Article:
Ganitumab (AMG 479)
How does this medicine work?
Ganitumab is a cancer medicine known as a monoclonal antibody. It works by attaching to cancer cells and blocking signals important for cell growth.
How is the medicine given?
Ganitumab is given by IV and should be protected from light. After the infusion finishes you will be monitored by staff for one hour.
What are the side effects?
- Low blood pressure
- Abnormal blood sugar
- Low blood counts
- Liver changes
- Hearing loss
- Difficulty breathing
- Liver and/or kidney changes
When should I call the clinic?
Call the clinic if:
- Fever, chills
- Bleeding, unusual bruising
- Arm or leg swelling
- Cough, shortness of breath, sore throat
- Signs of an allergic reaction:
- rash or hives
- trouble breathing - call 911
What else do I need to know?
This medication is not approved by the FDA. You or your child are taking this medication as part of an investigational study.
If you are sexually active, pregnant, could become pregnant, or are breastfeeding, DO NOT take or administer Ganitumab without checking with your health care provider first.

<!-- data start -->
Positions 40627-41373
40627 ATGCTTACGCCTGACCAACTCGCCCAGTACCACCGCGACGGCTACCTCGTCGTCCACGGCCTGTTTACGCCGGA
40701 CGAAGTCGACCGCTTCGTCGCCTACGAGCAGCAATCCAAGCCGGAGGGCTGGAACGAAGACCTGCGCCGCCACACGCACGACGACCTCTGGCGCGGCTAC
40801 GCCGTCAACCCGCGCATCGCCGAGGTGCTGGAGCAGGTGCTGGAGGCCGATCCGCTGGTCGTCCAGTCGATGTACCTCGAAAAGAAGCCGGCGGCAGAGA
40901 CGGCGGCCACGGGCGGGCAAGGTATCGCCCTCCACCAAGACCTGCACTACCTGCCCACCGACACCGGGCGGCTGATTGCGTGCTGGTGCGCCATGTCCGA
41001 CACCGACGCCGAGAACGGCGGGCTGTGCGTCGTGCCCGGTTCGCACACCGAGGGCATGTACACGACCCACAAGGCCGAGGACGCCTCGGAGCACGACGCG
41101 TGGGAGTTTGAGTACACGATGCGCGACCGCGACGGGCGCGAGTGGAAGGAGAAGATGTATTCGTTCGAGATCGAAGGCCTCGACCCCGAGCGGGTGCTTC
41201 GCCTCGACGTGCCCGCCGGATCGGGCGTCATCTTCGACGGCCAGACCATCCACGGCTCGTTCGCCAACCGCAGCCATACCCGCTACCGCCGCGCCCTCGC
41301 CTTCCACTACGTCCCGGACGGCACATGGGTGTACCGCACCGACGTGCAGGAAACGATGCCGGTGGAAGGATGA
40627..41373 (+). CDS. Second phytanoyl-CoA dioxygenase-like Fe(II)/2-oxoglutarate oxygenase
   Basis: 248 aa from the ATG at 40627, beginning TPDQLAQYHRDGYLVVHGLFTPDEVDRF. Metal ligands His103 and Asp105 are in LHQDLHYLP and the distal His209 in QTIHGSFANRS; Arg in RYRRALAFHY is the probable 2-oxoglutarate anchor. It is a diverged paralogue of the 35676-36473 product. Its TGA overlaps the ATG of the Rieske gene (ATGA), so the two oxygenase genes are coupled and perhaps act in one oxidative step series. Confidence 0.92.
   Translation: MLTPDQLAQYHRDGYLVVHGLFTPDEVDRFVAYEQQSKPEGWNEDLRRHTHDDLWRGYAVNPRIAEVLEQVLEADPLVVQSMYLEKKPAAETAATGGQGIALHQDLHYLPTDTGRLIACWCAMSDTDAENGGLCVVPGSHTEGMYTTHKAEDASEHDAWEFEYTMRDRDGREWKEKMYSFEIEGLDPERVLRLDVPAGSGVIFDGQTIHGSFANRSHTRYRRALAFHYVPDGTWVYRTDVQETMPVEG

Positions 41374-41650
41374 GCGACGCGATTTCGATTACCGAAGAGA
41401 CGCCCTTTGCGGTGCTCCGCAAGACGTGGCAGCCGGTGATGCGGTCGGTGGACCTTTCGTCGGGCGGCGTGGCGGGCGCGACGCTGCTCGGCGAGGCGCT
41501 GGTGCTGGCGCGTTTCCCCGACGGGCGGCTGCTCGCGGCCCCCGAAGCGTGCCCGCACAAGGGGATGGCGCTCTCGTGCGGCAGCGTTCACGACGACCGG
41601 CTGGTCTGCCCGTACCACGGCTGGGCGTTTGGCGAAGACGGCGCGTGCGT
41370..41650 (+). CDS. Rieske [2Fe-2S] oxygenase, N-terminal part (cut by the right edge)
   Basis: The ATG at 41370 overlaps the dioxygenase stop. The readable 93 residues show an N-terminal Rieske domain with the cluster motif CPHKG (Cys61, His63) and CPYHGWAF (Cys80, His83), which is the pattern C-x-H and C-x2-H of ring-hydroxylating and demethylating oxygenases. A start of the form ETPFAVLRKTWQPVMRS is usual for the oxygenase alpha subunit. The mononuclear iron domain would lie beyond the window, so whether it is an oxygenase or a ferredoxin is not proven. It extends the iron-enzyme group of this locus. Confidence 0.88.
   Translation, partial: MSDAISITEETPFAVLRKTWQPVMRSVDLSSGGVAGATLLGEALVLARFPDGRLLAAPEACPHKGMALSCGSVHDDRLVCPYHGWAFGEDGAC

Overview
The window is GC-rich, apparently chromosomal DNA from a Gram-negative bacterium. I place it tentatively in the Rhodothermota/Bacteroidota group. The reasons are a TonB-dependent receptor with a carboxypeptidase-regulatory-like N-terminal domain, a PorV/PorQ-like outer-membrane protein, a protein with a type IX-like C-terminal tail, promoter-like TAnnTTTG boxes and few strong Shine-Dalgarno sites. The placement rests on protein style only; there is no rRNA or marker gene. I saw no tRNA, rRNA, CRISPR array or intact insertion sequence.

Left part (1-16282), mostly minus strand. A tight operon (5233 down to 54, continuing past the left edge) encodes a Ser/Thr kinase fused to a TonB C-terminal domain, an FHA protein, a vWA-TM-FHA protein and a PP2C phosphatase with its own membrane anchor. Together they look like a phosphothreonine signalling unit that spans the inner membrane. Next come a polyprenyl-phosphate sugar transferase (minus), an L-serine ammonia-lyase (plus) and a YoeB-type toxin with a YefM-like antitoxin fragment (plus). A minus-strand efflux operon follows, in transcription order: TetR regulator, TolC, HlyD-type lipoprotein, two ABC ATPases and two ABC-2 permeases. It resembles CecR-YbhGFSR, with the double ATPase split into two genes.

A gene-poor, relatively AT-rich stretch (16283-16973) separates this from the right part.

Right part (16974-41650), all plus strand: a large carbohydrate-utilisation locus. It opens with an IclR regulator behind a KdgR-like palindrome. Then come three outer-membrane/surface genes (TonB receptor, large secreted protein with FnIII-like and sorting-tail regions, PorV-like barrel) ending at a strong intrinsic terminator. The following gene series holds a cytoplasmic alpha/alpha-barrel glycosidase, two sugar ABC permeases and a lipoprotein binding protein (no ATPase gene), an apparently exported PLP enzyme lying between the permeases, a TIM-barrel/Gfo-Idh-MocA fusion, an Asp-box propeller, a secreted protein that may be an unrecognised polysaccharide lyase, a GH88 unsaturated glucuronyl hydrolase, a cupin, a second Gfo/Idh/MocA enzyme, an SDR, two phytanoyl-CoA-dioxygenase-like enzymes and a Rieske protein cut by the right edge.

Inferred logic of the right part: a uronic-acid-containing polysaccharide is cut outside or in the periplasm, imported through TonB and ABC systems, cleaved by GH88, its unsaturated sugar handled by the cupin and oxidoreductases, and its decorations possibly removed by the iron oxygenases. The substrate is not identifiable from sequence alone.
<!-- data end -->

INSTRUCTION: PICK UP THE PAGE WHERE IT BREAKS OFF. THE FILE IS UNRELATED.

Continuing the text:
You or your child will have regular blood tests while receiving this medication. This is to make sure all of the body’s organs are working properly.
You and your child should know the names of all the medicines he or she is taking. Share this information with anyone involved in your child’s care.
If too much OR the wrong medicine is taken, call the oncology clinic right away. If your child is unconscious or has a seizure, call 911.
This sheet is not specific to your child but provides general information. If you have any questions, please call the oncology clinic or pharmacy.
Reviewed by Hem/Onc 12/2016
This page is not specific to your child, but provides general information on the topic above. If you have any questions, please call your clinic. For more reading material about this and other health topics, please call or visit Children's Minnesota Family Resource Center library, or visit www.childrensmn.org/educationmaterials.
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